Britain must end arms sales to Saudi Arabia while the country is accused of the large-scale slaughter of civilians in Yemen’s civil war, Theresa May is urged today.
An overwhelming majority of the public believes it is wrong for Britain to supply billions of pounds of weapons to the kingdom, an exclusive poll for The Independent has found.
Most people also want the Government to release a suppressed report into Saudi Arabia’s funding of Islamist extremism in Britain, even if it damages relations with the key ally.
The results lay bare the public’s deep unease about Britain’s close relationship with an autocracy embroiled in a devastating war in neighbouring Yemen.
The Saudi-led coalition has been accused by the UN and other observers of bombing hospitals, schools and wedding parties, as it seeks to defeat Iranian-backed Houthi rebels.
The United Nations has declared the country a “humanitarian catastrophe”, with sanitation systems destroyed and at least 300,000 people infected with cholera. The opposition to arms sales appears to extend into the Government, with key Tories thought to be arguing privately for weapons sales to be curbed.
Since the bombing of Yemen began in March 2015, the UK has licensed £3.3bn worth of arms, including £1.1bn worth of ML4 licences, which relate to bombs, missiles, and other explosives.
Now the poll, by BMG Research, has found only 18 per cent of people support those sales “while the Middle Eastern state is engaged in Yemen’s civil war” – with 58 per cent against. Tom Brake, a Liberal Democrat frontbench MP, said: “This just shows how fast the Conservatives are moving away from public opinion. “Instead of giving the Saudis a stern talking to, ministers are flogging them arms.
“They are desperate for shady Middle Eastern trade deals because they are hell-bent on taking us out of the world’s most lucrative single market, in Europe, with nations who share our values.”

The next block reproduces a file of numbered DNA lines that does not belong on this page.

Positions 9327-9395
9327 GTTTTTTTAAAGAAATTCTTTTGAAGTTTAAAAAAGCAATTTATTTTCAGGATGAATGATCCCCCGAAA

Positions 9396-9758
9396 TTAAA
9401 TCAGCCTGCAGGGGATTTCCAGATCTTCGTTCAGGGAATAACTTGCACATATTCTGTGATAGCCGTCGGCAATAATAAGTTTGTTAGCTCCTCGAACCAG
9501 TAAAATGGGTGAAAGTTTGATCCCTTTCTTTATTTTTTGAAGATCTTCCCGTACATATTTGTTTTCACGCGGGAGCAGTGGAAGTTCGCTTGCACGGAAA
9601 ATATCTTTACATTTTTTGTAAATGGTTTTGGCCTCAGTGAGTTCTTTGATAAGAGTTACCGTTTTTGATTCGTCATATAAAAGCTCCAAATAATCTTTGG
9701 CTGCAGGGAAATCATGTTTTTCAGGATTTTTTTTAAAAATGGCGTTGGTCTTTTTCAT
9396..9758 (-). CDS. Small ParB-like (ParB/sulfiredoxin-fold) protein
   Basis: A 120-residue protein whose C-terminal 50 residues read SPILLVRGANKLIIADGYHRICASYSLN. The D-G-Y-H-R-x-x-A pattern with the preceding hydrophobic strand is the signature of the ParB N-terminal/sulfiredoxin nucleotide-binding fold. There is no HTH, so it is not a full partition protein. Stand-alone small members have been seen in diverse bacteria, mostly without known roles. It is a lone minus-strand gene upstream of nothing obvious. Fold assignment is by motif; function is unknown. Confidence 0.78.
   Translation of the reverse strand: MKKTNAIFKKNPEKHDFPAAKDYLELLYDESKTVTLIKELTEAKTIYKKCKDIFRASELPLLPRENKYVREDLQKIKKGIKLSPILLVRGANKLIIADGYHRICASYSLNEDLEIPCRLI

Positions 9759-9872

Last week, the High Court ruled the Government is not breaking the law by continuing to sign off the sale of arms to Saudi Arabia. However, the ruling appeared to be based on a narrow legal point about whether ministers had followed proper procedures and acted rationally in assessing the risks The judges concluded that there was “a substantial body of evidence suggesting that the [Saudi-led] coalition committed serious breaches of international humanitarian law in the course of its engagement in the Yemen conflict”. Activists from Campaign Against the Arms Trade (CAAT) had brought a legal challenge against the department in charge of arms control and will now appeal.
A day later the Home Secretary announced the Government will not release its report into Saudi Arabian and other foreign funding for Islamist extremism in Britain.
Amber Rudd said the report, commissioned by former Prime Minister David Cameron, must be held back on “national security” grounds. But The Independent poll finds that 64 per cent of the public wants the report to be made “publicly available in full”, with only 11 per cent backing its suppression. Mr Brake added: “Liberal Democrats forced the Conservatives to commission a report into Saudi funding of extremism, so where is the full report?
“It is totally hypocritical of ministers to condemn terrorism if they won’t also tackle the causes of terrorism. The public sees that, but scandalously the Conservatives don’t want to offend the world’s largest funder of Islamic fundamentalism.”